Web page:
Sexual offenses are committed by a sex offender, and are often referred to as a sexual abuse. Sexual crimes vary by jurisdiction, but for the most part the laws relating to sexual offenses are divided up into categories such as assault, trafficking, pornography, rape, and abuse. Generally speaking, many sex offenders have other convictions on their record for sex crimes.
In some instances, depending on the nature of the sexual offense committed, the offender is given a mandatory sex offender classification. Those offenses are usually a second conviction for prostitution, receiving or sending obscene content by text (sexting) and sexual contact with a child. In the U.S. and other countries, a convicted sex offender is usually required to register in his or her jurisdiction’s sex offender registry. In the U.S., these registries are accessible by the public.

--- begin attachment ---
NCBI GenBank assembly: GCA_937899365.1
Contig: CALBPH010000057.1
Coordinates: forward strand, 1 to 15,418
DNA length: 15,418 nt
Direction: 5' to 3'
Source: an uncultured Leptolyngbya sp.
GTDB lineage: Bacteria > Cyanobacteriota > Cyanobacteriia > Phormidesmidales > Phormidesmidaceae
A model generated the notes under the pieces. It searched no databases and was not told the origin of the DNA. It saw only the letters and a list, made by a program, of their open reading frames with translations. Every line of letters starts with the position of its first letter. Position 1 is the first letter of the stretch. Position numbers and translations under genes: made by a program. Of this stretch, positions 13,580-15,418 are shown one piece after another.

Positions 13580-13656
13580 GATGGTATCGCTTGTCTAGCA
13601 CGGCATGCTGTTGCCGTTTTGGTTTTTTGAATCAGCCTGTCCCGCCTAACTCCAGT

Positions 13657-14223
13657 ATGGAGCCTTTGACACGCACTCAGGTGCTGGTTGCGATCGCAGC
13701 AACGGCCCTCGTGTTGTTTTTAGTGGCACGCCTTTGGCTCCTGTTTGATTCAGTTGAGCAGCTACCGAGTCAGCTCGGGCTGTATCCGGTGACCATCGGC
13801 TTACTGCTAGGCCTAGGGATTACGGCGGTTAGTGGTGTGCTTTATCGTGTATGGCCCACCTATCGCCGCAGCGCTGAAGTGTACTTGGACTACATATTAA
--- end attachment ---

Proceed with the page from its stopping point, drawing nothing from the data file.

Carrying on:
Within the sex offender registry, there are various levels of offenders. For instance, low level offenders may only need to stay registered for a short time, whereas high level sex offenders (those that are repeat offenders etc.) will need to register for life.
Other sexual offenses that are considered to be extremely serious in nature are child sexual abuse, statutory rape, assault, rape, sexual imposition and something that is referred to as pandering obscenity. Charges for pandering may involve possession of an obscene book to possessing child pornography on a computer.